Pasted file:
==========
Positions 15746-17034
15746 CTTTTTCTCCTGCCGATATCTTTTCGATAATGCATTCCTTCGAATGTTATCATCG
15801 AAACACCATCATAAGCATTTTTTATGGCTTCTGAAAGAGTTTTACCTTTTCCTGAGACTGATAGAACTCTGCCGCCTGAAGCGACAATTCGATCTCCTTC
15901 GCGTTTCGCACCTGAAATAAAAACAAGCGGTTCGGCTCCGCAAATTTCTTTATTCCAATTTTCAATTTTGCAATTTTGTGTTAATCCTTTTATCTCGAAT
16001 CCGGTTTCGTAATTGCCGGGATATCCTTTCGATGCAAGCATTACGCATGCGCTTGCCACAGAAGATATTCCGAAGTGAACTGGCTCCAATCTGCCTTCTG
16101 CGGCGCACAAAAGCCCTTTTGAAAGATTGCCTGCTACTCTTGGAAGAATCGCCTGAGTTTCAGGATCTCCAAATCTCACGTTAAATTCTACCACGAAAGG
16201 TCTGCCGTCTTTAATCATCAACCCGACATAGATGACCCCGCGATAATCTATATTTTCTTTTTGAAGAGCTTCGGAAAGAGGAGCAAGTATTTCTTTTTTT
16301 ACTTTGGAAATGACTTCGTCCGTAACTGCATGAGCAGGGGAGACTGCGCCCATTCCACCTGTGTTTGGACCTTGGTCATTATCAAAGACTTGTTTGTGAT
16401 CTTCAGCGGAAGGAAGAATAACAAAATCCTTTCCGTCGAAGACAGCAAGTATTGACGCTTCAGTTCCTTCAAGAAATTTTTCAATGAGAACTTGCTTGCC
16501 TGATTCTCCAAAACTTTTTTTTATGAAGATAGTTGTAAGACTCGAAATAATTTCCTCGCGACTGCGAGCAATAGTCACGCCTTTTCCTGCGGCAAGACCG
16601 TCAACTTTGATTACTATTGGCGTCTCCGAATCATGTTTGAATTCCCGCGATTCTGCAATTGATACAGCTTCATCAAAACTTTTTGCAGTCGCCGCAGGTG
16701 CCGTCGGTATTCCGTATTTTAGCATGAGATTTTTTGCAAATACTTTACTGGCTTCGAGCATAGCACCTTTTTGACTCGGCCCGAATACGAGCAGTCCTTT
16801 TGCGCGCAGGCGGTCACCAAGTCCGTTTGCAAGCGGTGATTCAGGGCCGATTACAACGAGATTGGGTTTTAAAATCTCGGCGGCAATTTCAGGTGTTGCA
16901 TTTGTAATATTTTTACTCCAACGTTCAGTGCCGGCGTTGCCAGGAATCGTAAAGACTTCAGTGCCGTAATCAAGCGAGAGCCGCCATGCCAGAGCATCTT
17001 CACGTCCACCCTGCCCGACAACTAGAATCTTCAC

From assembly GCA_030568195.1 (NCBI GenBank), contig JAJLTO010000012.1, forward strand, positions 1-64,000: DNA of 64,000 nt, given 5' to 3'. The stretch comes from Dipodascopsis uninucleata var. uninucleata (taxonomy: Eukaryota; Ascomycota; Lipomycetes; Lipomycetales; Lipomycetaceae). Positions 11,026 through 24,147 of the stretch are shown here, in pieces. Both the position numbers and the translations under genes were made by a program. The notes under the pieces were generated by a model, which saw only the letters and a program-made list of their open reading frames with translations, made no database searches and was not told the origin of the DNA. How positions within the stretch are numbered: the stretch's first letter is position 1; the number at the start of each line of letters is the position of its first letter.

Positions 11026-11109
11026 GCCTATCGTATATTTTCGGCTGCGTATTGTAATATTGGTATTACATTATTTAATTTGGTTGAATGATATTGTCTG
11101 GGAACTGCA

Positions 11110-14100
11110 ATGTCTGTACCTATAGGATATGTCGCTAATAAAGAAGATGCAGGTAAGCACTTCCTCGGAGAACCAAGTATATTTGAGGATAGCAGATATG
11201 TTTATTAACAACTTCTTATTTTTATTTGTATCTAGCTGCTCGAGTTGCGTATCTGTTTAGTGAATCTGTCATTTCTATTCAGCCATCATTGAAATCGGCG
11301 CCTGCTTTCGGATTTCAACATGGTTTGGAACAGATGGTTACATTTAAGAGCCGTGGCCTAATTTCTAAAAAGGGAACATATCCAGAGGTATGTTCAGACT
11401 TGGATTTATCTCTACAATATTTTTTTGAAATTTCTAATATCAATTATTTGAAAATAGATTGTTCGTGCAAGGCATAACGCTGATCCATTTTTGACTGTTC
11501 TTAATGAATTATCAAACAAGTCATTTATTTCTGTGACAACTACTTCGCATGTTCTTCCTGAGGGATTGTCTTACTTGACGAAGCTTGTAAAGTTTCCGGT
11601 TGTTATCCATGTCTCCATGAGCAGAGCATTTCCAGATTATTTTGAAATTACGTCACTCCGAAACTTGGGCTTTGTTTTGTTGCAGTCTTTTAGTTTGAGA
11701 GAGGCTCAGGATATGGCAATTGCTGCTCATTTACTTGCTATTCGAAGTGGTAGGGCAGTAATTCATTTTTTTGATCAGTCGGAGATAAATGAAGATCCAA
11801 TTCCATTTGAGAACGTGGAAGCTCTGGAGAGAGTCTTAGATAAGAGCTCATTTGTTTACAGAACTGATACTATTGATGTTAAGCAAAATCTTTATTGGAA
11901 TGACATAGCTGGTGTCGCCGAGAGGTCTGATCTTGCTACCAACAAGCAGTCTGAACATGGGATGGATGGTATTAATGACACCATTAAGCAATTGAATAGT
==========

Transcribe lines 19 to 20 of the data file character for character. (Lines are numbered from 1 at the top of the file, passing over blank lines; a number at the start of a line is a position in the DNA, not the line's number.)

11101 GGAACTGCA

Positions 11110-14100